Summer (School) at the Movies

by Oliver Wang


Oliver Wang

Just finished teaching summer school last week: it was a six-week course on race, class and gender, and I decided to look at these social identities through the lens of cinema. This gave me an excuse to re-watch, and in some cases, for the first time, watch a group of films that (ideally) would help illuminate some key themes related to race, class and gender. Some highlights (and low lights too):

Crash (2004): I don't mean to use this film as a punching bag but seriously, how the hell it ever won Best Picture and not a Razzie is beyond me. Apart from the fact that Robert Altman, John Sayles and P.T. Anderson have all done far superior films using the same narrative approach (Anderson, in particular, should be pissed. Boogie Nights was a gazillion times smarter and less sanctimonious), the film's "message" about race and racism is cloyingly liberal humanist in the worst ways: we're all racists! Therefore, we're all the same. Therefore, apparently the only thing you need to defeat racism is a better attitude. And hand-of-God accidents/interventions.

What surprises me is how students talk about the film as if it's a documentary, e.g. "It made me realize how everyone is racist" (this comment always makes me want to tear what's left of my hair out), but then I ask: "so, in the times you've gotten into a car accident, you immediately start screaming racial epithets at one another?" and no one says this has been their experience. The exaggeration of how instantly racist people are in the film is just one small cog to its overall badness but it's unintentionally humorous to watch how fender benders quickly turn into a Dr. Laura call-in show.

Maid In Manhattan (2002): On the one hand, I'm glad one of my favorite directors—Wayne Wang—probably got a nice check for this. On the other hand, it's a a rather flat update on the Cinderella myth of female social mobility: work hard, but more importantly, get noticed by someone rich and powerful. Preferably while wearing Dolce Gabanna.

Mostly, it reminded me of Pretty Woman, even down to the avuncular hotel manager/butler figure and slimy partner/political strategist. In all seriousness, in the future, it might be more interesting to screen both films back-to-back and then discuss whether being a prostitute is that much more disempowering a job for working class women compared to being a hotel maid.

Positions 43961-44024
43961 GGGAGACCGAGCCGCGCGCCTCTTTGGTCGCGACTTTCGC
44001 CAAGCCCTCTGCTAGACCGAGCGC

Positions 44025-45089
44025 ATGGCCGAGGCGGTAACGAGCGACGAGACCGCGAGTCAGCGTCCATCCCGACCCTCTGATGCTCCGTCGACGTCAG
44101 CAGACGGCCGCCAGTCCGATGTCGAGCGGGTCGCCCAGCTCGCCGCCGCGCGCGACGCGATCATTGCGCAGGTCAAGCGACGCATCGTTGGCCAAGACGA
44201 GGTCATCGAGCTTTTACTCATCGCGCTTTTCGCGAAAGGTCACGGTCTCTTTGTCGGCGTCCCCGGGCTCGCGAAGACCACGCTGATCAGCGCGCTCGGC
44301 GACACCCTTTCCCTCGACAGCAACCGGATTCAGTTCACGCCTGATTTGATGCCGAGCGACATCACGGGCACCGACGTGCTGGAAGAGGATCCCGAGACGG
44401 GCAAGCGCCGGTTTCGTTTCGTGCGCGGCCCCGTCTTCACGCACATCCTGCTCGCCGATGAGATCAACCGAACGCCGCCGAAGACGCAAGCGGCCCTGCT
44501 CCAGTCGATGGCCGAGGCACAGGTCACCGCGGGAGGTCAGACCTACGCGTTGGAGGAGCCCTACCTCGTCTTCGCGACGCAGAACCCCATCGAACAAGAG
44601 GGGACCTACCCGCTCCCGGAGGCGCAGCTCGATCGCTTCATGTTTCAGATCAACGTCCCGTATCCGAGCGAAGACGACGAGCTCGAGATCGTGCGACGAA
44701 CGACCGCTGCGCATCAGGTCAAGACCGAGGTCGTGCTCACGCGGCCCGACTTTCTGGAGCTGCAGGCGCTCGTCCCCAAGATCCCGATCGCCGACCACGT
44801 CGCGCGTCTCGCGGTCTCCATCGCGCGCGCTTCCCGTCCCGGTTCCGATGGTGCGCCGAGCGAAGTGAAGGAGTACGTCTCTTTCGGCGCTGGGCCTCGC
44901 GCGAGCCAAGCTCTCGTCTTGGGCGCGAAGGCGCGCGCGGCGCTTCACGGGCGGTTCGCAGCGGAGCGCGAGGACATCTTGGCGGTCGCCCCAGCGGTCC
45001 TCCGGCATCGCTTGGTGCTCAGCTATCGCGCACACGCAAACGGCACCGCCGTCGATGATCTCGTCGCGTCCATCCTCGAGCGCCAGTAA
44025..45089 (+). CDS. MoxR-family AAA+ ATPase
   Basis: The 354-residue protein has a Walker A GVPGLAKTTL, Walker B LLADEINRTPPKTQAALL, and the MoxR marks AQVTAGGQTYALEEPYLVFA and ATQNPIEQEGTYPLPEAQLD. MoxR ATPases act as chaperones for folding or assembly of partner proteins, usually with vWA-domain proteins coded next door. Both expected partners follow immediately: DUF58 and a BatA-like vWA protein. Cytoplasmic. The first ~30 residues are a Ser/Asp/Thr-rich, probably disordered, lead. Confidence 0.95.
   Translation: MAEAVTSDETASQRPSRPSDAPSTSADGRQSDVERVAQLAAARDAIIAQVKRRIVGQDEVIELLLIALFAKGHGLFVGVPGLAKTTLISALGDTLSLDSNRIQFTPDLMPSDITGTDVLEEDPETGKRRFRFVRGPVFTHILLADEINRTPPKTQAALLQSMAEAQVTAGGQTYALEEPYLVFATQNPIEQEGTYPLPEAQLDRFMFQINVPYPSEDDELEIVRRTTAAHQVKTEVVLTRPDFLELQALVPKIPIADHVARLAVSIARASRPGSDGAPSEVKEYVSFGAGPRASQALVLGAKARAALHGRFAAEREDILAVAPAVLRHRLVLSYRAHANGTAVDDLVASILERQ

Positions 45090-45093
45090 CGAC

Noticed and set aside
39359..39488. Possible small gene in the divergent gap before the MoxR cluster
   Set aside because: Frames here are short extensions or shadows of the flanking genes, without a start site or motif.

The Milagro Beanfield War (1988): Not sure what took me 22 years to finally watch this but I'm glad I finally did. A really smartly nuanced film in many ways, especially in how it looks at conflicts within the same community over the conflict between economic self-sustenance vs. capitalist opportunity. The white fat cat developers were rather stock, though whoever's idea it was to cast Christopher Walken was kind of genius, especially when his opposite is the unflappably chill Ruben Blades. And Sonia Braga was pretty awesome (and swoon-worthy).

I thought the film could have left out the posse-hunt - seemed very incongruous to the rest of the film—but overall, I found the film to be quite useful in talking about race, class and gender. It was also the only film students actually clapped for once the credits hit.

Bamboozled (2000): A potentially brilliant Spike Lee film ruined by the fact that Spike Lee directed it. He's a master at great premises gone awry in the execution (which is why Inside Job was such a refreshing exception) and while I think Bamboozled has some great points to make, it loses much of it by the time you hit the 2/3rds mark and then it all descends from there. I was hoping that it'd help illuminate the history/legacy of minstrelsy—which it certainly tries to—but it gets so convoluted along the way.

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Ta-Nehisi Coates is a national correspondent at The Atlantic, where he writes about culture, politics, and social issues. He is the author of the memoir The Beautiful Struggle.

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